In early October 2010, Gap replaced its classic blue square logo. This reportedly happened suddenly without any announcements. Due to negative response from customers, on October 11, one week after the new logo was introduced, Gap announced that they would revert back to the old square logo. Since then, this Gap logo has often been referred to as one of the worst logo failures of all time.

Gap Logo

One million dollars in one week?

Despite the astonishment among the community, I can clearly understand how this could have happened. To begin with, Gap employees see their logo every day, all the time. It is everywhere they look: signage, stationary, products. Needless to say, it is the representation of their brand, so it should be displayed as frequently as possible.

The problem with seeing the same thing every day is that people get tired of it. This doesn’t happen for customers because we only see it for a few moments, along with every other logo that is being thrown into our visual field. We see it quickly, it registers, and we go on to the next thing. Ah… the beauty of symbol semiotics.

So, one day someone at Gap (no longer THE Gap, that got dropped in 1986) decided they were so sick of that darn logo they were going to do something about it. A few emails and conversations proved there were other people that were sick of seeing the logo day after day after year. Eventually a small contingent were able to procure a budget for a logo redesign.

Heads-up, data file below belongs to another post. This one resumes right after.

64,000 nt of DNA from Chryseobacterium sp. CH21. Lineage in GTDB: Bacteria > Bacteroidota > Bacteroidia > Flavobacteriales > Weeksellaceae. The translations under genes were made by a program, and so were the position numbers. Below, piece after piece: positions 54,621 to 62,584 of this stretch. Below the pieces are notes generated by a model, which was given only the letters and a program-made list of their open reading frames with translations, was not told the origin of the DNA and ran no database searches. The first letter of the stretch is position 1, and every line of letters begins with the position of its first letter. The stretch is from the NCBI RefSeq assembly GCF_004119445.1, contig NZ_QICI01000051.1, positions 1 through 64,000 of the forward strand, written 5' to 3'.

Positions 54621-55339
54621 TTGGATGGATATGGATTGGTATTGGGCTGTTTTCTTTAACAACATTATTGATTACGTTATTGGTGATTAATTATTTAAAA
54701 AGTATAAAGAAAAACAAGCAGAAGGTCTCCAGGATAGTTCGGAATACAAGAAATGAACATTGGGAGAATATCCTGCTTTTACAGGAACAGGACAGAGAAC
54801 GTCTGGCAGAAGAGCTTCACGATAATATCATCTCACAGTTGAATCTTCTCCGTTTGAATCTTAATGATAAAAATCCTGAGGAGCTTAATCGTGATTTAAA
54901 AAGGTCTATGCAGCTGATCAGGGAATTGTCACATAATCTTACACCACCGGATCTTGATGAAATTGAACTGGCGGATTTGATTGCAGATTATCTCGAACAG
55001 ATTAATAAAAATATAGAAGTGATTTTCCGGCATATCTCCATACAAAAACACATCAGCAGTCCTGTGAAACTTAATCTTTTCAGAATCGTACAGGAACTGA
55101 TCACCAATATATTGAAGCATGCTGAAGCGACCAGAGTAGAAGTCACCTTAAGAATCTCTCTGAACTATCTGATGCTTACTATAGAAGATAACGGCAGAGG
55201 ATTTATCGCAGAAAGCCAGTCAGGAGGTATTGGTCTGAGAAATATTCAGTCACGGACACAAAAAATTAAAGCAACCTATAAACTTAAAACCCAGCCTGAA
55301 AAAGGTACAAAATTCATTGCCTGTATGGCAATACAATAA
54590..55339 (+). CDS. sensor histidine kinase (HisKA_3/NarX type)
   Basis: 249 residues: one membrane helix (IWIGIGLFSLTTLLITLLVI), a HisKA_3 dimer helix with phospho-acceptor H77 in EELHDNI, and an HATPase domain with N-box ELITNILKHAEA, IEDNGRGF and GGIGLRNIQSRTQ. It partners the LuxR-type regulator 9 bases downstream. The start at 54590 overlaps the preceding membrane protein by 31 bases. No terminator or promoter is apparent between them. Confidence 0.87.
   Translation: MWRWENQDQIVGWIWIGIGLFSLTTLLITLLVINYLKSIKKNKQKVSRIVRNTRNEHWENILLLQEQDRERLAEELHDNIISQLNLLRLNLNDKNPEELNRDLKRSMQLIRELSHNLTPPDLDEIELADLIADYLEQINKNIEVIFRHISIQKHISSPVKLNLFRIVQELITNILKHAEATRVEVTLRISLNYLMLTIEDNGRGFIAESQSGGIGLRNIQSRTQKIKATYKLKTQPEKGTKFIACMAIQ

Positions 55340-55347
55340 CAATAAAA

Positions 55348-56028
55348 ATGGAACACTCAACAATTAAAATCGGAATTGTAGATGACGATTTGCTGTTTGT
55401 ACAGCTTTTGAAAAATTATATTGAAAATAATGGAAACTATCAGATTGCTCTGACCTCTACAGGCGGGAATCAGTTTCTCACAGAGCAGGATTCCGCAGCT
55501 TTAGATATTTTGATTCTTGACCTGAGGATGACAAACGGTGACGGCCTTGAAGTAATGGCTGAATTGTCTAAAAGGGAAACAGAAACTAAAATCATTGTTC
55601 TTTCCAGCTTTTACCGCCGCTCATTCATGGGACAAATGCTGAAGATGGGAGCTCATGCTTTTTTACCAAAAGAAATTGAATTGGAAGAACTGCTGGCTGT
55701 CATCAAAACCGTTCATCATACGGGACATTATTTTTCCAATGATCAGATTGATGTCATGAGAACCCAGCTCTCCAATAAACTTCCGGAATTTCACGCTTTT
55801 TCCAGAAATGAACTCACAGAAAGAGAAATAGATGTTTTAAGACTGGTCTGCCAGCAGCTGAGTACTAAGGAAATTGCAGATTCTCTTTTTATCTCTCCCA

One could easily envision the enthusiasm that resulted within the company. Assume that everyone wanted to help abolish that tired old logo and needed to provide input. Imagine the focus groups, the email battles, the conference room presentations. Imagine the budget Laird & Partners proposed for the redesign, and imagine how far over budget it went!

The rest is history. The new logo lasted less than a week. Due to the pervasiveness of online commenting the backlash was tremendous. The executive who oversaw the logo change resigned less than four months later. For a company with over $800 million in 2009 revenue it was a drop in the bucket, but for anyone who has ever designed a logo it was a great lesson in the exercise known as “spinning our wheels.”

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Chris Bird is a designer for print and web specializing in the development of marketing materials for a varied spectrum of clients. He currently resides in Santa Rosa, California. His music website is at and his painting and fine arts website is located at